On his feet in the House of Commons today, Chancellor Sunak has annouced the following as part of his Budget:
- 7 million people were furloughed at the end of January.
- The furlough scheme has been extended to September. It will be tapered from July.
- The third self-employment grant paid out to 2.2 million people. The inclusion of people who completed their first self-assessment tax return this year means another 600,000 will be eligible.
- The fourth self-employment grant will stay at the current level February-April – offering up to 80% of trading profits or £7,500 over three months. For the fifth grant, people whose turnover has fallen by 30% or more will continue to get 80% of average profits, those whose turnover has fallen less than 30% will receive a 30% grant.
Sarah Coles, personal finance analyst, Hargreaves Lansdown:
“The government has learned how much damage can be done by prioritising hope over experience. After the tapering of the furlough scheme in the autumn sparked record redundancies, it’s being much more cautious this time round. It needs to be flexible too.
This will come as a huge relief to the millions of people still utterly reliant on these schemes to make ends meet.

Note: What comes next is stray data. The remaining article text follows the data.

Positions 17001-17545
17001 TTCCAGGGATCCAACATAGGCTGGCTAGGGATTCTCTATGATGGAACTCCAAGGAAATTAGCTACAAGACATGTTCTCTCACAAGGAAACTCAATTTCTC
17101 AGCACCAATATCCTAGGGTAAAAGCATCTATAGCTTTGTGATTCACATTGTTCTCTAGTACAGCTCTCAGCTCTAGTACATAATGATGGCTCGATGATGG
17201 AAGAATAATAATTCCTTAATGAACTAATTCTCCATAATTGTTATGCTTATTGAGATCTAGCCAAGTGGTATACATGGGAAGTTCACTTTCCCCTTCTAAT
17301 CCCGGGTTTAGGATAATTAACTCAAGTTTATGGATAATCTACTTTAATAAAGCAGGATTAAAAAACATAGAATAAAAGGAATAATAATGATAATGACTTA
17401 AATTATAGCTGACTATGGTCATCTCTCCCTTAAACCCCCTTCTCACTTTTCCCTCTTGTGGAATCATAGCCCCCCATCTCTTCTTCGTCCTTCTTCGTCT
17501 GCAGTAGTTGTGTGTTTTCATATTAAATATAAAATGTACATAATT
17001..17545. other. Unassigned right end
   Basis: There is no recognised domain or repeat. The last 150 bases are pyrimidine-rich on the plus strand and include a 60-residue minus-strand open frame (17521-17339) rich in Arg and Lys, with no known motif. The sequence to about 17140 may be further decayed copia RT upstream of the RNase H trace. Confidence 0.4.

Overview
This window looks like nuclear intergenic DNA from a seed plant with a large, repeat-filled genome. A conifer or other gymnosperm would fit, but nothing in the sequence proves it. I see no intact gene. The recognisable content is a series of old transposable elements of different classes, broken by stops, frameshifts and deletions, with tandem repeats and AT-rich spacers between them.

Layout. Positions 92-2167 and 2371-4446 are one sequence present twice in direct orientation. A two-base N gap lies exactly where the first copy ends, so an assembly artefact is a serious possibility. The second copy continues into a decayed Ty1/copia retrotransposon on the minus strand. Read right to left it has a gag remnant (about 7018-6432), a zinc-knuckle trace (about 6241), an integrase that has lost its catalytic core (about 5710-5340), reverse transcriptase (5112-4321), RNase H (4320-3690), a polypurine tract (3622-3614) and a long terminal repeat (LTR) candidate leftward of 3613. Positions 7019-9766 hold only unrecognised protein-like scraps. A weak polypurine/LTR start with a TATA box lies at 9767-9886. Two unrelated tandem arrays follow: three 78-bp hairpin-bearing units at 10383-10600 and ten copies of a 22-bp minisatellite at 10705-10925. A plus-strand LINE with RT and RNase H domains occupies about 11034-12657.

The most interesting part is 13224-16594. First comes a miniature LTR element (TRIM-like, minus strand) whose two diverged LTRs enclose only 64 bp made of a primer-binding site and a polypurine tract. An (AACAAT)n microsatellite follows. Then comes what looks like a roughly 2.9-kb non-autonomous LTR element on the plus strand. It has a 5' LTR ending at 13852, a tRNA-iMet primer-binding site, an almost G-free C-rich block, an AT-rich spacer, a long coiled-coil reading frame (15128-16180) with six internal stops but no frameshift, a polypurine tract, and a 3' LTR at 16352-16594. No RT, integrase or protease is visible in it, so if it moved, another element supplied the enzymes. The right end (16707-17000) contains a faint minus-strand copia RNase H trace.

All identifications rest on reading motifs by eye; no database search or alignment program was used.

The extension of the self-employment grant to those who have just submitted their first tax return will come as a huge relief. The last year has been an incredible struggle in impossible circumstances without government support beyond Universal Credit. They will finally get more of the help they so desperately need.
However, this doesn’t help all of those excluded from government schemes. There’s no respite for self-employed people with profits of over £50,000 or who receive less than 50% of their income from self-employment, who will continue to battle on. It must seem even more unjust that the scheme is scooping up hundreds of thousands more people, and still leaving them behind.
Both these schemes need to be flexible enough to adapt. When the government announced its roadmap, it made it clear that none of the dates were set in stone, so it’s vital the Chancellor adopts a similar level of flexibility. Last time we had an 11th hour climbdown, when redundancies were already in train. This time, we need the scheme to adapt quickly and offer clarity, to help support as many people to stay in work as possible.”
The scheme will continue at its current level until the end of June, which is 9 days after the date the government has pencilled in for the economy opening up again.
It will pay 80% of wages for those involved in the scheme, up to £2,500 a month.
Then, the government will start tapering the scheme, to cover 70% of wages in July and 60% in August and September (with firms topping up to 80%).
The self-employment grants
The fourth self-employment grant will stay at the current level February-April – offering up to 80% of trading profits or £7,500 over three months.
For the fifth grant, people whose turnover has fallen by 30% or more will continue to get 80% of average profits, those whose turnover has fallen less than 30% will receive a 30% grant.